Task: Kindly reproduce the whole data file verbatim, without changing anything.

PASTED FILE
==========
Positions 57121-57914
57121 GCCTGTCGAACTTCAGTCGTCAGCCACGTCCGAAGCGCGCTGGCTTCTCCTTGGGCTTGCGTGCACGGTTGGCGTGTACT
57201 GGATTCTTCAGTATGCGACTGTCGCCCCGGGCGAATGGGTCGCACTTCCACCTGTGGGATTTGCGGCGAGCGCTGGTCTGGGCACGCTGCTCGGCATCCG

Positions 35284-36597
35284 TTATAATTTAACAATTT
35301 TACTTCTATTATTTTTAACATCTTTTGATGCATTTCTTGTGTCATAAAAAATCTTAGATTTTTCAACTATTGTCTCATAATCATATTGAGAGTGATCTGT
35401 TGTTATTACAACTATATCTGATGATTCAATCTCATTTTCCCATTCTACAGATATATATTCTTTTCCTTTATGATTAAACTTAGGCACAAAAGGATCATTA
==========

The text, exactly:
Positions 57121-57914
57121 GCCTGTCGAACTTCAGTCGTCAGCCACGTCCGAAGCGCGCTGGCTTCTCCTTGGGCTTGCGTGCACGGTTGGCGTGTACT
57201 GGATTCTTCAGTATGCGACTGTCGCCCCGGGCGAATGGGTCGCACTTCCACCTGTGGGATTTGCGGCGAGCGCTGGTCTGGGCACGCTGCTCGGCATCCG

Positions 35284-36597
35284 TTATAATTTAACAATTT
35301 TACTTCTATTATTTTTAACATCTTTTGATGCATTTCTTGTGTCATAAAAAATCTTAGATTTTTCAACTATTGTCTCATAATCATATTGAGAGTGATCTGT
35401 TGTTATTACAACTATATCTGATGATTCAATCTCATTTTCCCATTCTACAGATATATATTCTTTTCCTTTATGATTAAACTTAGGCACAAAAGGATCATTA